Country braces for typhoon
The Japanese mainland braced for Typhoon Jelawat yesterday amid warnings of landslides, floods and monster waves, a day after it injured scores of people on Okinawa. The powerful typhoon was expected to hit the western region of the main island Honshu and move towards central areas, including Tokyo, later in the day, the Japan Meteorological Agency said. Jelawat, about 60km south-southwest of the southern tip of Wakayama Prefecture at 2pm, was moving northeast, packing winds of up to 216kph, the agency said. It warned high waves up to 10m could hit islands and the pacific coast near the capital, while rainfall of 40cm was expected in some areas in. At least 101 people were injured in Okinawa and Kagoshima prefectures after the typhoon hit the area on Saturday with winds strong enough to flip cars, broadcaster NHK said.
George Michael cancels tour
British pop singer George Michael canceled his tour of the nation yesterday revealing that he was battling “major anxiety” after a severe bout of pneumonia that he says almost killed him. The 49-year-old said he was heartbroken to have to cancel the Australian leg of his current Symphonica tour, which was postponed last year due to his pneumonia and was due to kick off in Perth on Nov. 10. “Since last year’s illness I have tried in vain to work my way through the trauma that the doctors who saved my life warned me I would experience,” Michael said in a statement from his promoters. Michael said doctors had recommended complete rest and counseling but he had “believed wrongly that making music and getting out there to perform for the audiences ... would be therapy enough in itself.”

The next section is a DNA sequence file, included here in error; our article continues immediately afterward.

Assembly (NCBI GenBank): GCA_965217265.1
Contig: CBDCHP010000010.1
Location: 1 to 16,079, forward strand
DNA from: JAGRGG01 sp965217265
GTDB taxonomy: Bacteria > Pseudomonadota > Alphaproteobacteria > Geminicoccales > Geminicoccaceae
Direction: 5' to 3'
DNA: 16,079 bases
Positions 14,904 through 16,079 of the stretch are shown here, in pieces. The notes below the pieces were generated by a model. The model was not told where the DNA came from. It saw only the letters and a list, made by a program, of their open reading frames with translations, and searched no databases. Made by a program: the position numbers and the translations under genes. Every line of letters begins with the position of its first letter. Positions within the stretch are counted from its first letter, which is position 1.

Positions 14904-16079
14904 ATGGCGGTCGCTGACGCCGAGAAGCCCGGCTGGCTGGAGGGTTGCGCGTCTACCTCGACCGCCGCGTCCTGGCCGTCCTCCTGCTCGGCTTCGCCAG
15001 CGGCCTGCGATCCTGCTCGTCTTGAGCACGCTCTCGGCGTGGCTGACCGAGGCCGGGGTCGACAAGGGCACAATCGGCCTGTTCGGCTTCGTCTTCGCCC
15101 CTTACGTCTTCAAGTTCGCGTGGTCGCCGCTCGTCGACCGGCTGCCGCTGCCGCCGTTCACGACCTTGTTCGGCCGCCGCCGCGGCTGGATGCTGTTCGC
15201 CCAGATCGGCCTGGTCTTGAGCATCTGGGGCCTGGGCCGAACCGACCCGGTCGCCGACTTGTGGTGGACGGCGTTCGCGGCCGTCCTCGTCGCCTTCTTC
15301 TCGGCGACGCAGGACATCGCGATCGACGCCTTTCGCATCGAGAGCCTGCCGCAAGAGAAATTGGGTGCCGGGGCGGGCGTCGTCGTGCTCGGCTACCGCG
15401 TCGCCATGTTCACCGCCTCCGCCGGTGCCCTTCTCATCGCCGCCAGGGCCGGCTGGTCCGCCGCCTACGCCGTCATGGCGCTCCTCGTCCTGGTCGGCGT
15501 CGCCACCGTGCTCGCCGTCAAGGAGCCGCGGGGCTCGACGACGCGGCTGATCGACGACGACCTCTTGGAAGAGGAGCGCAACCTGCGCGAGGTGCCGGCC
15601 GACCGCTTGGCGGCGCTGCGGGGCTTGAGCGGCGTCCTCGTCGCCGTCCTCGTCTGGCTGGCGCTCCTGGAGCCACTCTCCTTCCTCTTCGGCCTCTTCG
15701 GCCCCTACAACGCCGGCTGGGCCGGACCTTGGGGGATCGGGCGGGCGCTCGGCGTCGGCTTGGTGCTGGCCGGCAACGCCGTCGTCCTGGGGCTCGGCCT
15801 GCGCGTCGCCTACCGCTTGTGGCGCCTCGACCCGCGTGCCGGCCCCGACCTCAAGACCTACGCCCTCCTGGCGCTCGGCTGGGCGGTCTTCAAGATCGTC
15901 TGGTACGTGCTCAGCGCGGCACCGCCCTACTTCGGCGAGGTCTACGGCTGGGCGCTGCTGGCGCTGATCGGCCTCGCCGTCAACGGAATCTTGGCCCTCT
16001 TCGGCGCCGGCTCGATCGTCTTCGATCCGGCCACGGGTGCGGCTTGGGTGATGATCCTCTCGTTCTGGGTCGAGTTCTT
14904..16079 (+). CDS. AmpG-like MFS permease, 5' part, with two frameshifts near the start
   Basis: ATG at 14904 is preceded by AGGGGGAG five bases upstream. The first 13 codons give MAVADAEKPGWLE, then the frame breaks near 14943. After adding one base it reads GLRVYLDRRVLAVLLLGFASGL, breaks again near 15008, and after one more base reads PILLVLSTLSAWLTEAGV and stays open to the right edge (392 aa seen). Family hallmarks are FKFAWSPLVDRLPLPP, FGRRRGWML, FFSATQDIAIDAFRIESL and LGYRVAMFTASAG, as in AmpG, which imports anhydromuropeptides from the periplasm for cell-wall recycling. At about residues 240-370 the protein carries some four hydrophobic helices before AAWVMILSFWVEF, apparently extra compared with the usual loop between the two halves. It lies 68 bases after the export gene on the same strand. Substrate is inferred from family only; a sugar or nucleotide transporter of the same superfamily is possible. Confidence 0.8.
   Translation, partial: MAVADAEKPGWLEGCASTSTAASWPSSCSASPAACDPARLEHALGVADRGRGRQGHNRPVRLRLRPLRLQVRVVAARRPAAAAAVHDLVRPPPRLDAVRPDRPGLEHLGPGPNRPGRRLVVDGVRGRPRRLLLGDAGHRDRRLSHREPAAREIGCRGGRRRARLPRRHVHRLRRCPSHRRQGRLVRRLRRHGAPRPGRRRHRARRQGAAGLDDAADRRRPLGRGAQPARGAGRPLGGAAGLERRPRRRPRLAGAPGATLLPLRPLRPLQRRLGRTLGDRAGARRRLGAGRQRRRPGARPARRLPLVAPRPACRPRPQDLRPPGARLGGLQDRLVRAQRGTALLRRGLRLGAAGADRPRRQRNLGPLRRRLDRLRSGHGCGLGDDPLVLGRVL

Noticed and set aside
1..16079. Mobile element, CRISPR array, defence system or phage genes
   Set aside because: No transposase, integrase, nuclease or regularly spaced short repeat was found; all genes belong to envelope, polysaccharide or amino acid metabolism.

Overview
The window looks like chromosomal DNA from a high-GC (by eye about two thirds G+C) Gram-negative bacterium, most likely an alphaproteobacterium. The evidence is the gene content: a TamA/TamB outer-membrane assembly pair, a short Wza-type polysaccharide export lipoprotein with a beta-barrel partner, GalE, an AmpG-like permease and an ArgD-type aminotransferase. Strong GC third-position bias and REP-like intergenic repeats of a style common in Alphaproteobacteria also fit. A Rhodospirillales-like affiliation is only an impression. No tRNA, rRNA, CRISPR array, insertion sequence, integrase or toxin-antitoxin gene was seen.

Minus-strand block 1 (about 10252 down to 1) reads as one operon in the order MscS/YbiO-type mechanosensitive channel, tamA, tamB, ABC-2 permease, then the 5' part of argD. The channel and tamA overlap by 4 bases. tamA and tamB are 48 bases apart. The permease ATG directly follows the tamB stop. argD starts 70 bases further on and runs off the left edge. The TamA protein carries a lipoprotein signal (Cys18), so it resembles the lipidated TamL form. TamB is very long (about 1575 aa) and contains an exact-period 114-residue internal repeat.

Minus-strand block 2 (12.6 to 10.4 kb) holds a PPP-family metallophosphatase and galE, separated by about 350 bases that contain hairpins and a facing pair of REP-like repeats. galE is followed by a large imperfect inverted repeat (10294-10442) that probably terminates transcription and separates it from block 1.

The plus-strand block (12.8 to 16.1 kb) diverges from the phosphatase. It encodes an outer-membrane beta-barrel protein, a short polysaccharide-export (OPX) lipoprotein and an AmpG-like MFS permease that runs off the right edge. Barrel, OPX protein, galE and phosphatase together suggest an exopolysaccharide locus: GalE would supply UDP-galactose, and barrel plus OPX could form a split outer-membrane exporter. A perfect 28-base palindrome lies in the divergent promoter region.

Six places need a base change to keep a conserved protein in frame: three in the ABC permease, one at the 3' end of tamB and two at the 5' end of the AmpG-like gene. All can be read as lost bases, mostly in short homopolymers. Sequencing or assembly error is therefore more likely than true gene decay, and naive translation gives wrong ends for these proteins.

UK witness gunned down
Friends of a British man gunned down as he was set to give evidence against a group of men accused of kidnapping him paid tribute to a “courageous” man on Saturday. Malik Iqbal, 55, was shot dead in Rawalpindi on Friday as he waited to testify against kidnappers who held him for a month last year, only releasing him when his family paid a ￡15,000 (US$24,000) ransom. Britain’s Foreign Office on Saturday confirmed the death of a British national and said it was providing consular assistance. Iqbal, a father of four, was chained to a bed and blindfolded for 20 days during his kidnap ordeal. Friend Riaz Ahmed — a former councilor in Iqbal’s home city of Bradford in northern England — called the dead man “a determined and brave man.” “He was very, very determined to go through with this,” he said of Iqbal’s attempts to seek justice.
Convicts go ‘gangnam’
Convicts who became famous for dancing to Michael Jackson’s hits have added South Korean spice to their repertoire, with a performance of the popular Gangnam Style rap. A video posted by prison authorities in the central city of Cebu on YouTube showed about 1,000 inmates clad in orange uniforms doing the horse-riding dance made famous by South Korean rapper Psy. The inmates performed in the prison court yard for visitors at the Cebu Provincial Detention and Rehabilitation Center amid heavy rain, and the four-minute clip was uploaded to Youtube on Saturday. GMA television said more than 1,000 visitors watched the dance, the inmates’ first public performance since February when authorities stopped the shows due to violence at the jail.